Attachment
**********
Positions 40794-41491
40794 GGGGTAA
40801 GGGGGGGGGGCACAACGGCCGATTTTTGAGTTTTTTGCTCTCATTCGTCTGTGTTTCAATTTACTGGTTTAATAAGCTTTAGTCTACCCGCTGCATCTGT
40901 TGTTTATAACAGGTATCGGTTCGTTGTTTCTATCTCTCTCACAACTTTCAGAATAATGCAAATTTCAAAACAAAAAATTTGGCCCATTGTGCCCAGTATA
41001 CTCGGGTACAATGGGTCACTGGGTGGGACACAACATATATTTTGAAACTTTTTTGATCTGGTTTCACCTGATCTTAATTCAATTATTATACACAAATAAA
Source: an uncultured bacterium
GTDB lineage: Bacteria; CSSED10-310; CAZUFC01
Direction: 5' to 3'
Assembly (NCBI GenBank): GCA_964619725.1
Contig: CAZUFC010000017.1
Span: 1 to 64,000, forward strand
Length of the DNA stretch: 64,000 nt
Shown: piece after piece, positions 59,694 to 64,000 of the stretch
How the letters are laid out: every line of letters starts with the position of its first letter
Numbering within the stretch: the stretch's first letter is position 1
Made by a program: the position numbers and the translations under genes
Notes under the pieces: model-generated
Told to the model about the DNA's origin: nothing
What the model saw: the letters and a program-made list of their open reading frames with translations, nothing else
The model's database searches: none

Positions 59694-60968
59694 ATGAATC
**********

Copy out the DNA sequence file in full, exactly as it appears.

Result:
Positions 40794-41491
40794 GGGGTAA
40801 GGGGGGGGGGCACAACGGCCGATTTTTGAGTTTTTTGCTCTCATTCGTCTGTGTTTCAATTTACTGGTTTAATAAGCTTTAGTCTACCCGCTGCATCTGT
40901 TGTTTATAACAGGTATCGGTTCGTTGTTTCTATCTCTCTCACAACTTTCAGAATAATGCAAATTTCAAAACAAAAAATTTGGCCCATTGTGCCCAGTATA
41001 CTCGGGTACAATGGGTCACTGGGTGGGACACAACATATATTTTGAAACTTTTTTGATCTGGTTTCACCTGATCTTAATTCAATTATTATACACAAATAAA
Source: an uncultured bacterium
GTDB lineage: Bacteria; CSSED10-310; CAZUFC01
Direction: 5' to 3'
Assembly (NCBI GenBank): GCA_964619725.1
Contig: CAZUFC010000017.1
Span: 1 to 64,000, forward strand
Length of the DNA stretch: 64,000 nt
Shown: piece after piece, positions 59,694 to 64,000 of the stretch
How the letters are laid out: every line of letters starts with the position of its first letter
Numbering within the stretch: the stretch's first letter is position 1
Made by a program: the position numbers and the translations under genes
Notes under the pieces: model-generated
Told to the model about the DNA's origin: nothing
What the model saw: the letters and a program-made list of their open reading frames with translations, nothing else
The model's database searches: none

Positions 59694-60968
59694 ATGAATC